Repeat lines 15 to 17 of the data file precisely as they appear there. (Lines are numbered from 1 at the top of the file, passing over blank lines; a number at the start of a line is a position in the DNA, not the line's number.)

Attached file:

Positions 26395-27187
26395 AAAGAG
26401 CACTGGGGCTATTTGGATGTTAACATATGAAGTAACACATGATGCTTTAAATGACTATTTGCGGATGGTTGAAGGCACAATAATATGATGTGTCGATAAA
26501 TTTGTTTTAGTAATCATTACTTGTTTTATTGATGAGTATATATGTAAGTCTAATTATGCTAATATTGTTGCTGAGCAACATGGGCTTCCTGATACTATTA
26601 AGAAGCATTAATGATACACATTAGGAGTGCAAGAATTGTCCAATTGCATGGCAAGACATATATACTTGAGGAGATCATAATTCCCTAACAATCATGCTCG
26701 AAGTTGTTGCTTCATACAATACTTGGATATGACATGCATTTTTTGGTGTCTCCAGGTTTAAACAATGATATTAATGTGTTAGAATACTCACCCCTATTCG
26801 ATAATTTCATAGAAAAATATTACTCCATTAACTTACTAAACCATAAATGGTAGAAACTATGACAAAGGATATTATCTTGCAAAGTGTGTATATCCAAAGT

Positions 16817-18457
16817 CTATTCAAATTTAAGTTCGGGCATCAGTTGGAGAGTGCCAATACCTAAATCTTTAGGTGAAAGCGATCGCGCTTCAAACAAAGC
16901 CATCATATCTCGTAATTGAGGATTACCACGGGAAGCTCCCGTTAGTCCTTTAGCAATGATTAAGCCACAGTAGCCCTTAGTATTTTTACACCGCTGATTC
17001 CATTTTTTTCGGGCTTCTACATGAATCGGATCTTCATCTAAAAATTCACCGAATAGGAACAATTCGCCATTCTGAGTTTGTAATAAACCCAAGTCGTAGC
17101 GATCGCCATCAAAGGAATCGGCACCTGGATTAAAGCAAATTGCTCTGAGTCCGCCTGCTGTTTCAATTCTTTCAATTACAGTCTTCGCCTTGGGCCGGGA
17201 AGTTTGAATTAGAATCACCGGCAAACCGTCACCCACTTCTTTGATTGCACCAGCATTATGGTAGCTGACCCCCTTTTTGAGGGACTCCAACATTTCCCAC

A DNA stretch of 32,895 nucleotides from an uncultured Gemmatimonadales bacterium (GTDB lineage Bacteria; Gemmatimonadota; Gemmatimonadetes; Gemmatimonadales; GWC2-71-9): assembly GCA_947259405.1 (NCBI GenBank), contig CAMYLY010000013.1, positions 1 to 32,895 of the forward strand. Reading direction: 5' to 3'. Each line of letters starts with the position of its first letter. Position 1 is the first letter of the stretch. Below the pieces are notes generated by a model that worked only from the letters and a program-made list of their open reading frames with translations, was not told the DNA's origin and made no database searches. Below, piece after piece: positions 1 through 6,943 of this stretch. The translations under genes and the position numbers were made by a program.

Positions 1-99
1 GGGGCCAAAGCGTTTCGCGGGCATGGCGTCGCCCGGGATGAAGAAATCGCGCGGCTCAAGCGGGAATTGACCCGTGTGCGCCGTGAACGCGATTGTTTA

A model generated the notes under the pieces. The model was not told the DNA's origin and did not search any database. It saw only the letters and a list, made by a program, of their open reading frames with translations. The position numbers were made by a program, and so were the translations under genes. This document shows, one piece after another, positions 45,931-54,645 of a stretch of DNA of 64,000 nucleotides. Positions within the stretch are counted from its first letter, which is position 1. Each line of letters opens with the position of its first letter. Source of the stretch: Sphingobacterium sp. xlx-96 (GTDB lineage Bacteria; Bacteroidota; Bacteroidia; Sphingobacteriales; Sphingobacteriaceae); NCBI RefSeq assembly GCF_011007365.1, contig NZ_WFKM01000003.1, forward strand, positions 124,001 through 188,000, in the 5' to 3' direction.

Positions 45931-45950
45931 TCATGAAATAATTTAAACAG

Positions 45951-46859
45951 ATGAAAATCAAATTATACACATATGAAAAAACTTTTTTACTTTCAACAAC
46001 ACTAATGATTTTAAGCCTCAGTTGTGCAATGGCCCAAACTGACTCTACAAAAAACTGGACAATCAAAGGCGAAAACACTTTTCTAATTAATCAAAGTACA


Positions 1-99
1 GGGGCCAAAGCGTTTCGCGGGCATGGCGTCGCCCGGGATGAAGAAATCGCGCGGCTCAAGCGGGAATTGACCCGTGTGCGCCGTGAACGCGATTGTTTA

A model generated the notes under the pieces. The model was not told the DNA's origin and did not search any database. It saw only the letters and a list, made by a program, of their open reading frames with translations. The position numbers were made by a program, and so were the translations under genes. This document shows, one piece after another, positions 45,931-54,645 of a stretch of DNA of 64,000 nucleotides. Positions within the stretch are counted from its first letter, which is position 1. Each line of letters opens with the position of its first letter. Source of the stretch: Sphingobacterium sp. xlx-96 (GTDB lineage Bacteria; Bacteroidota; Bacteroidia; Sphingobacteriales; Sphingobacteriaceae); NCBI RefSeq assembly GCF_011007365.1, contig NZ_WFKM01000003.1, forward strand, positions 124,001 through 188,000, in the 5' to 3' direction.